Mathews had more broken collarbones (2) last year than touchdowns (1) or 100-yard games (0). The injuries book-ended his awful campaign as he missed the first two and last two games of the season. Mathews also missed six games during his first two years in the league and was limited or removed from numerous others due to a variety of nagging leg injuries. Perhaps it's actually a good sign his lower body went through last season relatively unscathed. When he was on the field, Mathews was largely ineffective – he averaged a career-low 3.8 YPC, saw his YPT drop from 7.7 to 4.5 and spent some time on the bench because of costly fumbles. A new coaching staff this season should give him a fresh start, but in terms of red-zone play calling, it's hard for a running back to do better than Norv Turner. There's still a lot to like about Mathews, however. He has good vision, balance and burst, and at 6-0, 218, he's built for goal-line work. He's also just two seasons removed from a 1,500-yard-from-scrimmage campaign in only 14 games.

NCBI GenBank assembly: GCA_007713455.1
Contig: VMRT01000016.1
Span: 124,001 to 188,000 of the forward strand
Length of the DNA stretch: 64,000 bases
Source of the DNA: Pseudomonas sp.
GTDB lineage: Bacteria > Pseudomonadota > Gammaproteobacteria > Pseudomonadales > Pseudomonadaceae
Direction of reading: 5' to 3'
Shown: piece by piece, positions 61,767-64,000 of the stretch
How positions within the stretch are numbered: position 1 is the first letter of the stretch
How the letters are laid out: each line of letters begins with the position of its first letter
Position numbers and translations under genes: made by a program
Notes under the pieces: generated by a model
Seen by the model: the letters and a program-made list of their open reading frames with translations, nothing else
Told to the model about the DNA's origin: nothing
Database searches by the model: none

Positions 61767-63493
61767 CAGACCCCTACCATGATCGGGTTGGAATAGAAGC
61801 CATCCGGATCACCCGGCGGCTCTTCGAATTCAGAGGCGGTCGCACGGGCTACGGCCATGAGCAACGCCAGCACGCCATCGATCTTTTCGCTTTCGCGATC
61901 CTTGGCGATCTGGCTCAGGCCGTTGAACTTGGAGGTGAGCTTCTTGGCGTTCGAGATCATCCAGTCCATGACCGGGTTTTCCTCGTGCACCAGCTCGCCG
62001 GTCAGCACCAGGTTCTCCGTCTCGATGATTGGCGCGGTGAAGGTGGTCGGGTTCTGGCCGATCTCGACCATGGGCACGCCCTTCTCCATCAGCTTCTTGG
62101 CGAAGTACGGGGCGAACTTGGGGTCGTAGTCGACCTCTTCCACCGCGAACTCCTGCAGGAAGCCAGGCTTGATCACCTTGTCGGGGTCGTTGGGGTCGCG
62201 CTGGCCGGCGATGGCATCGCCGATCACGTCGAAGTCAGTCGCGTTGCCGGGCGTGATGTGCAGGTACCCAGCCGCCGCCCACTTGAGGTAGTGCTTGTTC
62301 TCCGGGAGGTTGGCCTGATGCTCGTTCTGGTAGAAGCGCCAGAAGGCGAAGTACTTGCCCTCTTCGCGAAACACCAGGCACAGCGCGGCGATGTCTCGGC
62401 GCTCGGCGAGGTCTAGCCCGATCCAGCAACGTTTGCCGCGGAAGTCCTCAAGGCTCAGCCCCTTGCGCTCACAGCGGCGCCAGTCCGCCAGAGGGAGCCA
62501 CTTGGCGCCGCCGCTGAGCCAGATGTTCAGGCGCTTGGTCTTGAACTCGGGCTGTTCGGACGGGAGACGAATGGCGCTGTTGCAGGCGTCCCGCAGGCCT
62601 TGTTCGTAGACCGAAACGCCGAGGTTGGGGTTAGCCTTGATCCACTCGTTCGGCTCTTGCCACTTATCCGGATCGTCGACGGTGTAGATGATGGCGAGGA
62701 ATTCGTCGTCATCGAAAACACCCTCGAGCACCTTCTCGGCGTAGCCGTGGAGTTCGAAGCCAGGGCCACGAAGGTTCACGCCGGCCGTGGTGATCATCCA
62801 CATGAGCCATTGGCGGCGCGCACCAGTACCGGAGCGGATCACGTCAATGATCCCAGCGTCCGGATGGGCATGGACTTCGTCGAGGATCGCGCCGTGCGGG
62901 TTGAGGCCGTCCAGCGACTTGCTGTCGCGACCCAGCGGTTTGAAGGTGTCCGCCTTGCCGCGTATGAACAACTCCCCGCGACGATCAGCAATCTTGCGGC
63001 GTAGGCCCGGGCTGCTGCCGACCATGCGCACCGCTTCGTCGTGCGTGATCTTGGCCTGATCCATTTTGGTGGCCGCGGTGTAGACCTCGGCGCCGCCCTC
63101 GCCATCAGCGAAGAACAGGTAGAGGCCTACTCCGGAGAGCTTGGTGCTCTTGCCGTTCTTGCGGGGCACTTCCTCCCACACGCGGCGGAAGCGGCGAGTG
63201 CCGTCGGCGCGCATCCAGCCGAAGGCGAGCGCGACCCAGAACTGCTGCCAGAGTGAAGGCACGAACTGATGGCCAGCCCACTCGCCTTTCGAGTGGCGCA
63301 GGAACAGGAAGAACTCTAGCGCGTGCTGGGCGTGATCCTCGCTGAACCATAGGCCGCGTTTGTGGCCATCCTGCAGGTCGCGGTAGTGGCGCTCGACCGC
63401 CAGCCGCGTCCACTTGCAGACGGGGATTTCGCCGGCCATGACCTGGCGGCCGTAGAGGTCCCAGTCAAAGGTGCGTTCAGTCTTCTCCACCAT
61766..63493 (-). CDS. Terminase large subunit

Mathews followed up his disastrous rookie season with a much better sophomore campaign, albeit a frustrating one at times, as he continued to deal with nagging injuries. Despite missing two games and finishing with 532 snaps (18 other backs had more), Mathews’ 1,546 yards from scrimmage was the fifth most in football, his 3.2 YPC after contact was the fourth highest and his 50 receptions tied him for seventh among all backs. He was also effective near the goal line in limited opportunities, converting 4-of-5 attempts for scores, while Mike Tolbert went just 5-for-18 there. San Diego let Tolbert leave via free agency and didn’t address the RB position until round seven of the draft, so the team is clearly turning full-time duties over to Mathews. Coach Norv Turner has plenty of faults, but he consistently produces big seasons from his lead backs, and San Diego is a perennial leader in goal-line opportunities, so this is an ideal situation. Mathews has the physical skills to take full advantage, with terrific vision and sneaky speed, but there’s reason for skepticism because of past health issues. Moreover, Mathews’ five fumbles tied for the most among running backs, despite a modest 222 carries.